And if I can take the words from my own mouth fingers: I’ve learned some things along this journey. I’ve learned that I can’t lose without moving. I’ve learned that I can’t lose unless a move much. I’ve learned that the rah-rahs, atta girls, and positive reinforcements are important to and for me. I’ve learned that I can. I’ve grown to learn that I will.

One of my iGoogle home-page gadgets is a to-do list. The first and only item on the list is: get off your ass.

So there.

*you'll note that over there, I said July 1st, should be the 6th.

Wednesday, June 17, 2009

Walking, Too

Most of us figure out how to do it within the first couple of years of our existence. As we grow out of infancy, we begin to become aware of our extremities and start testing. We grasp with our pudgy fingers, using our rubbery arms to pull ourselves up on wobbly legs to a very shaky stance.

Then it happens. We toddle. A process that includes more falling than anything resembling walking.

Eventually, we grow more confident, stronger and before we know it we’re walking, running, and heck, some of us are even jumping.

I don’t know about you but I never gave much thought to the process of walking. It was just something you did. It wasn’t like learning how to ride a bike, or even learning how to roller skate. With those activities there were instructions, rules even, to follow.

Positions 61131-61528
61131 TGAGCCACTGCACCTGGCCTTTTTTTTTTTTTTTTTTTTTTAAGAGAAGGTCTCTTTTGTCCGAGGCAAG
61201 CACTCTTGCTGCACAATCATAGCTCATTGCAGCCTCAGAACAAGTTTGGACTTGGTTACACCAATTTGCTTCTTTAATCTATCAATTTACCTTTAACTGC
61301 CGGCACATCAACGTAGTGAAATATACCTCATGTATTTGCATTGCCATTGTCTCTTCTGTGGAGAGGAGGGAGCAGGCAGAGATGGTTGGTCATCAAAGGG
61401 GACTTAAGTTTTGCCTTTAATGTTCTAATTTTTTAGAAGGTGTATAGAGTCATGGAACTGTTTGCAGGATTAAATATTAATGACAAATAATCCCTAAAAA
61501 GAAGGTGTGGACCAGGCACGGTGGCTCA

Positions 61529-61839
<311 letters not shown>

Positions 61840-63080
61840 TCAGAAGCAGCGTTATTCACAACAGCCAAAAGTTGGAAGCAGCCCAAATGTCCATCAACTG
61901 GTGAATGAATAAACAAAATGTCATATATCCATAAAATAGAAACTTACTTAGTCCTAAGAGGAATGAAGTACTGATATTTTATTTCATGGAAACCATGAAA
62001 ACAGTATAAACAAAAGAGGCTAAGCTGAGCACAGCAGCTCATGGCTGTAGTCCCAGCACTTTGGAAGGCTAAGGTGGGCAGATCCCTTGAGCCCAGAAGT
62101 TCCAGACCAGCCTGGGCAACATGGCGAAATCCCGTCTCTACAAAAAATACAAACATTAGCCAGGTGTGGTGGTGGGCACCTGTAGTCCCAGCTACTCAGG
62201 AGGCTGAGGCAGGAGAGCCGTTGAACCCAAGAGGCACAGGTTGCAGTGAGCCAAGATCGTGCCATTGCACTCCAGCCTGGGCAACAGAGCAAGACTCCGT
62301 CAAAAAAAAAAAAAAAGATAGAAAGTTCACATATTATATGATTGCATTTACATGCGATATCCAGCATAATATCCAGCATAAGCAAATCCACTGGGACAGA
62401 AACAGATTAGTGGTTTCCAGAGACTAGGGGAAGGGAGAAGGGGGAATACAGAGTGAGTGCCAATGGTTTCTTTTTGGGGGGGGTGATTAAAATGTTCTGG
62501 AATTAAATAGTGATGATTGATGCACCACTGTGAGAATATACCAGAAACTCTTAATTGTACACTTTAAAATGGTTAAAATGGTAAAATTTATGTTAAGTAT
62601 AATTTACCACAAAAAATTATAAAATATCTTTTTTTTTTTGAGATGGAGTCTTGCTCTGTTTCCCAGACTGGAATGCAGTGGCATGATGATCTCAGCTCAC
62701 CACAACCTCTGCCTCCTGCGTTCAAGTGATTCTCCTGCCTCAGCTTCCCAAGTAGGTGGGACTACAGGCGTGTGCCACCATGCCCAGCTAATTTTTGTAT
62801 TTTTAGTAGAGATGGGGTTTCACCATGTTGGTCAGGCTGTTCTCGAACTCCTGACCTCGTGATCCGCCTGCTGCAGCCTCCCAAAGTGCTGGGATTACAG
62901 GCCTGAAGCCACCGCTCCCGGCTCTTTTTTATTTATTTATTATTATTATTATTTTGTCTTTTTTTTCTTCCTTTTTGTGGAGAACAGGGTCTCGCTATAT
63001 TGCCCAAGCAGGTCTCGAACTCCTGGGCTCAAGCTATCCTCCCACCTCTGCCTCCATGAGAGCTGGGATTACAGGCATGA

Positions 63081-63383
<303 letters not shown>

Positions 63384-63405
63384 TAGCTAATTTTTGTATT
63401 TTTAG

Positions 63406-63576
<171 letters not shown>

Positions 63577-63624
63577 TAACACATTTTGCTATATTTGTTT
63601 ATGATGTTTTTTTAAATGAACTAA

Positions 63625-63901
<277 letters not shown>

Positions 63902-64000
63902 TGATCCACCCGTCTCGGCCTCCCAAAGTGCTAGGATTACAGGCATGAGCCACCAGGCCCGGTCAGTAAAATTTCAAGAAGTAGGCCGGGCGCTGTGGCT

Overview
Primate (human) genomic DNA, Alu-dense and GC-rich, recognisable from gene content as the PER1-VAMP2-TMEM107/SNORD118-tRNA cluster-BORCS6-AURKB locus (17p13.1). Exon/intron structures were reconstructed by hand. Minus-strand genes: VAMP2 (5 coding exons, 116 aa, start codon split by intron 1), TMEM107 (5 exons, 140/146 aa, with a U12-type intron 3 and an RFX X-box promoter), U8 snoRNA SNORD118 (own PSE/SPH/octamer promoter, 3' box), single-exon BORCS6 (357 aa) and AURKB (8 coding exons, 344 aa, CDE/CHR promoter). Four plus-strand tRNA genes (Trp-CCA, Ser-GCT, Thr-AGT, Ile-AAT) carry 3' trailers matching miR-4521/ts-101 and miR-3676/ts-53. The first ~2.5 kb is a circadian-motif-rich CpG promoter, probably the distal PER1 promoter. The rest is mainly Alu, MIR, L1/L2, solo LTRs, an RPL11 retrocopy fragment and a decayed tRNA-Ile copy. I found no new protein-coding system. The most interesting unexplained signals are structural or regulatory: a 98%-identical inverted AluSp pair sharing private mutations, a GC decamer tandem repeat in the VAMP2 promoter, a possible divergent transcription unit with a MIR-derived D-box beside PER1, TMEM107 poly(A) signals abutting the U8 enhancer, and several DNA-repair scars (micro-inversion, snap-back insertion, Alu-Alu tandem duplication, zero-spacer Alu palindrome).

About the only things I ever heard about walking was, “walk, don’t run!” or “be careful where you walk” or even, "walk this way" which, I guess can be construed as instruction.

Over time we each develop our own walking form. This form is predicated on many factors. But, still, I don’t think there is much thought about the process, except of course for those folks walking competitively or those folks who learn to walk for fitness. There are rules of form related to such walking.

My concerted efforts to walk faster have resulted in me paying much more attention to form. I’ve discovered that to walk faster I must breathe differently. I’ve had to alter my gait. Not to mention adjust my posture and surprise, surprise lift my feet. In fact, my entire leg (well both of them) is fully engaged. Actually, this walking exercise is a full body experience.

Imagine that.

Anyhoo, I am so into the process now that I’m inclined to believe that the occasional trip on a sidewalk that inexplicably rises up to meet me is just me feeling nostalgic for the good old days, like March 3, 2009.

Stepping off.

Monday, June 15, 2009


Since joining the walking group, I’ve come to discover that what I was doing prior to joining the walking group was not walking. Not walking in the least.

One might have described what I was doing as strolling, or sauntering.

At some points I may have even appeared to be rambling.